Is it the exploration of themes or the development of characters that is the source of comedy in ‘the history boys’?
The history boys is a play written by Allen Bennett around 2004 and is set in the early 1980s but based around Bennett’s experience of school during the 1950’s. It is about English secondary school students and their teachers, academic competition and the purpose of education, as well as the somewhat chaotic developments of adolescent sexuality and coming of age. It is the development of characters that is the source of comedy within the history boys. Their speech and conversations create laughter from an audience. Unlike the characters themselves, some if not most of the themes presented by Bennett would be considered serious subjects but when discussed and portrayed through certain characters in the play they are mitigated through the characters conversation of that subject.
One of the key themes in the play, sexuality; is demonstrated mainly through the character of hector, who is known amongst the boys as the school paedophile. While this is in no way a concept to be taken lightly or even found to be humorous, the character who overall seems like a good and harmless person, substantially makes his sexual confrontations with the students funny as he is not what many people believe to be the ‘typical paedophile’. He is a surprising character and does not come across as you may initially perceive him. The character of hector shows good examples of how serious subjects are somehow flipped into another light through the personality and the portrayal of the characters; this is why it could be said that without the help of the characters the themes that are explored would not be comical.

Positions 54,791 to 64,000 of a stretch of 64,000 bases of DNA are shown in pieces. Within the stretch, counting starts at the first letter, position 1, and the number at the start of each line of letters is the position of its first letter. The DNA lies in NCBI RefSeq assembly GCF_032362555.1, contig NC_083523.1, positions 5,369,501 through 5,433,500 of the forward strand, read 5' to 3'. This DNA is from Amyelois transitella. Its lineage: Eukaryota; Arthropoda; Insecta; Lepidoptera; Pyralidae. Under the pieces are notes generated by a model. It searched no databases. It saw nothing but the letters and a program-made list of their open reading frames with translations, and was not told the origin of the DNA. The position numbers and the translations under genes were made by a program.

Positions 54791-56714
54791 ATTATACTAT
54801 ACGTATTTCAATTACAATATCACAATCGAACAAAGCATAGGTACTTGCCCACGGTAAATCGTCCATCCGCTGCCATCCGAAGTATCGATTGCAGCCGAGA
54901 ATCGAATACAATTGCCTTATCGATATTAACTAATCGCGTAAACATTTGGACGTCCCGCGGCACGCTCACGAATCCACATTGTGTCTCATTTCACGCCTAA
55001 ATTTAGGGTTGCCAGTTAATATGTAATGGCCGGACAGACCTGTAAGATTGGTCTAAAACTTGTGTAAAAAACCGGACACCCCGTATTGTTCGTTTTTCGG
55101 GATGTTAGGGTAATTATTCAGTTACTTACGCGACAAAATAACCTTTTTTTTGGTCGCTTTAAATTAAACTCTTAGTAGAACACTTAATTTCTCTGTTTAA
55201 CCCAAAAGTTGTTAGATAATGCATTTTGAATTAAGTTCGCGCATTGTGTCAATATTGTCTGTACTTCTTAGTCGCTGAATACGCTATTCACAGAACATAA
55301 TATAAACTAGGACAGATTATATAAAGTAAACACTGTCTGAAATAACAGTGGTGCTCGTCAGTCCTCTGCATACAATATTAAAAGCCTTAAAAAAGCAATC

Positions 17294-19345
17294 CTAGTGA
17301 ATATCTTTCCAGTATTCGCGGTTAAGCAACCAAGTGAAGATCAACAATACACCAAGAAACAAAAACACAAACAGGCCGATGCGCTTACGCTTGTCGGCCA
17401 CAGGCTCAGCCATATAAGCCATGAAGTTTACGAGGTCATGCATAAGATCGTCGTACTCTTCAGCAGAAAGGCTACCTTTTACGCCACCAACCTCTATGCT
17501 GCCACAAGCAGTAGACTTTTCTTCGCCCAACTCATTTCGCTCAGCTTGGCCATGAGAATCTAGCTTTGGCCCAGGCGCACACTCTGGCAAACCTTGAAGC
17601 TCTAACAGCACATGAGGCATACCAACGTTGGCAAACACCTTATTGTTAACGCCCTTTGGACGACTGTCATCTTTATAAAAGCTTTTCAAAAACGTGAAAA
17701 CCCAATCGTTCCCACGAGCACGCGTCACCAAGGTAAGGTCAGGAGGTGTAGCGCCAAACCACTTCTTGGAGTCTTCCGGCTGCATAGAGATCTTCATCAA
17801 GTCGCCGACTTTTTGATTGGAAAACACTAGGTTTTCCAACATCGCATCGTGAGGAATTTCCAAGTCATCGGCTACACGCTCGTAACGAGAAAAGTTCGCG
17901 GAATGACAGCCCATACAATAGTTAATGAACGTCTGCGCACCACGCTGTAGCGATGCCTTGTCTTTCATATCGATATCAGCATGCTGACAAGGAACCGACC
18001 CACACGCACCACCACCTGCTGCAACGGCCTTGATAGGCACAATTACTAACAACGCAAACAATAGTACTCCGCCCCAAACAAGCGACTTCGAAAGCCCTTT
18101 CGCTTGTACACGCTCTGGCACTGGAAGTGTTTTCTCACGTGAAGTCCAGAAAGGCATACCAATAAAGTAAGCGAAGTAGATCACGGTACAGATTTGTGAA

Bennett deftly explores a variety of sexual expressions, primarily homophilic, among the teachers and students. There is Hector's frank attraction to the boys, never mind the presence on the scene of his "unexpected" wife. And Irwin's more latent homophilia,...